Which Drugs Are Used Most for COVID-19 in Hospitals?

Richard Franki

April 30, 2020

Editor's note: Find the latest COVID-19 news and guidance in Medscape's Coronavirus Resource Center.

One of five physicians in front-line treatment roles has prescribed hydroxychloroquine for COVID-19, according to a new survey from health care market research company InCrowd.


The most common treatments were acetaminophen, prescribed to 82% of patients, antibiotics (41%), and bronchodilators (40%), InCrowd said after surveying 203 primary care physicians, pediatricians, and emergency medicine or critical care physicians who are treating at least 20 patients with flulike symptoms.

On April 24, the Food and Drug Administration warned against the use of hydroxychloroquine or chloroquine outside of hospitals and clinical trials.

The InCrowd survey, which took place April 14-15 and is the fourth in a series investigating COVID-19's impact on physicians, showed that access to testing was up to 82% in mid-April, compared with 67% in March and 20% in late February. The April respondents also were twice as likely (59% vs. 24% in March) to say that their facilities were prepared to treat patients, InCrowd reported.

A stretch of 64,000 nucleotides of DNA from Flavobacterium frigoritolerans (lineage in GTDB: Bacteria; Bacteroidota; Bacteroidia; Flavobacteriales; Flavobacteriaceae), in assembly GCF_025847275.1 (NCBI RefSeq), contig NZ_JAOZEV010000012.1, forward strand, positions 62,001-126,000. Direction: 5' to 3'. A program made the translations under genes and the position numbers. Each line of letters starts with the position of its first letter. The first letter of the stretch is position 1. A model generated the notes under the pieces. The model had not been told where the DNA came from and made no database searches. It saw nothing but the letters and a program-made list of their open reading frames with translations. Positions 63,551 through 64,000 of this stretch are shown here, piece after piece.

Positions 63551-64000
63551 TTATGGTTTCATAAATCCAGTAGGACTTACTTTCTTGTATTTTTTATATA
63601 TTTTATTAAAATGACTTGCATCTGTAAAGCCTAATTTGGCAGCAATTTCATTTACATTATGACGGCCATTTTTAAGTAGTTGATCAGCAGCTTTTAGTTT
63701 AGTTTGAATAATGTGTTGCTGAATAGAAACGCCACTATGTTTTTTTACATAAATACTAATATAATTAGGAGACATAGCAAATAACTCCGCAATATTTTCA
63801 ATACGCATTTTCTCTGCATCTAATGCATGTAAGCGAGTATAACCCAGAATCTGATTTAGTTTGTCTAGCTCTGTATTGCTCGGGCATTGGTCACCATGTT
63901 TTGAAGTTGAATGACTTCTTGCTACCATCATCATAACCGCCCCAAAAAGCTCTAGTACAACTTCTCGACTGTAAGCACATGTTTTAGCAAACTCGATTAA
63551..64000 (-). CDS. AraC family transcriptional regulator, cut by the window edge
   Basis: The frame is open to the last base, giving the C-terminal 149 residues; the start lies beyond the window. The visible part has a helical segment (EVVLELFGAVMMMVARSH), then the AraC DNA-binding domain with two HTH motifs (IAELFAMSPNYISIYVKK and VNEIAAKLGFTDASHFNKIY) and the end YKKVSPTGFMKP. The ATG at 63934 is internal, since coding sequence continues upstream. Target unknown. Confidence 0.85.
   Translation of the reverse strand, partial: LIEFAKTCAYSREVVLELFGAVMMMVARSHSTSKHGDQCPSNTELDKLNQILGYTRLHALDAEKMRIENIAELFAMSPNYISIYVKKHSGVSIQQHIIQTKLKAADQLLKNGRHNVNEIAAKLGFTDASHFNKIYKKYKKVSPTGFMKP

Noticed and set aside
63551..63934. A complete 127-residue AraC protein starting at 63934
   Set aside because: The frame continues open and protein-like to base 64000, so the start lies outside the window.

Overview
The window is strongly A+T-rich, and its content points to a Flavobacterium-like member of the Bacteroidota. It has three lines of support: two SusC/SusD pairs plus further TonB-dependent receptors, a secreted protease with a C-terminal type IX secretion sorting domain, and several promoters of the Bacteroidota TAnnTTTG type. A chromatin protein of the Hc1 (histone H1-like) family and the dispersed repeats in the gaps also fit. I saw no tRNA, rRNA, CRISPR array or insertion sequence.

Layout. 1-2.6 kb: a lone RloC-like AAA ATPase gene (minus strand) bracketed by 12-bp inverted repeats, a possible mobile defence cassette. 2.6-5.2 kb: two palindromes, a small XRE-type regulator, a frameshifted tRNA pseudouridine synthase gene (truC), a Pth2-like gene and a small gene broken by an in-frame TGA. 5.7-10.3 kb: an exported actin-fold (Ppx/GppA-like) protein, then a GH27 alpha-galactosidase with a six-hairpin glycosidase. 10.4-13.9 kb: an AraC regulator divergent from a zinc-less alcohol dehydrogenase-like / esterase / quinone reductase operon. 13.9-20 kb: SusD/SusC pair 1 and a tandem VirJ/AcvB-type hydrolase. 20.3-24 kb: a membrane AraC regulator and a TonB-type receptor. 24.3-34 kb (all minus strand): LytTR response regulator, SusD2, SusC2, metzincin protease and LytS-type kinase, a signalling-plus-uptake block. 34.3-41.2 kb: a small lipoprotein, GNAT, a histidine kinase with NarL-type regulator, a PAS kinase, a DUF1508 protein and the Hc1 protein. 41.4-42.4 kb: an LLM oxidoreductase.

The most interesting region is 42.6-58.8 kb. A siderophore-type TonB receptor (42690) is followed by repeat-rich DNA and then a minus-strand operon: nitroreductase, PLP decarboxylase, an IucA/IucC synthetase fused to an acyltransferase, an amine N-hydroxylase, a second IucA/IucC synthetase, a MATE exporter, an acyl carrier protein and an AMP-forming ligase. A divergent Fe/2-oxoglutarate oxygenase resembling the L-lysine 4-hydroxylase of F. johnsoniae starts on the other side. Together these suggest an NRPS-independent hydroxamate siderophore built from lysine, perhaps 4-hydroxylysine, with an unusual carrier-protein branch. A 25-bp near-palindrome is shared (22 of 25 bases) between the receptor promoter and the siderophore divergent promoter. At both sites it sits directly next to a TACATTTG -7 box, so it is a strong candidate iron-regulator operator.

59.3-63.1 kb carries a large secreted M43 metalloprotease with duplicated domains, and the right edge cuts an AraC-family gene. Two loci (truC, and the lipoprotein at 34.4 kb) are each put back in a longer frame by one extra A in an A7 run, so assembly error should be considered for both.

"U.S. physicians report sluggish optimism around preparedness, safety, and institutional efforts, while many worry about the future, including a second outbreak and job security," the company said in a separate written statement.

The average estimate for a return to normal was just over 6 months among respondents, and only 28% believed that their facility was prepared for a second outbreak later in the year, InCrowd noted.

On a personal level, 45% of the respondents were concerned about the safety of their job. An emergency/critical care physician from Tennessee said, "We've been cutting back on staff due to overall revenue reductions, but have increased acuity and complexity which requires more staffing. This puts even more of a burden on those of us still here."

Support for institutional responses to slow the pandemic was strongest for state governments, which gained approval from 54% of front-line physicians, up from 33% in March. Actions taken by the federal government were supported by 21% of respondents, compared with 38% for the World Health Organization and 46% for governments outside the United States, InCrowd reported.

Suggestions for further actions by state and local authorities included this comment from an emergency/critical care physician in Florida: "Continued, broad and properly enforced stay at home and social distancing measures MUST remain in place to keep citizens and healthcare workers safe, and the latter alive and in adequate supply."

This article originally appeared on MDedge.com.


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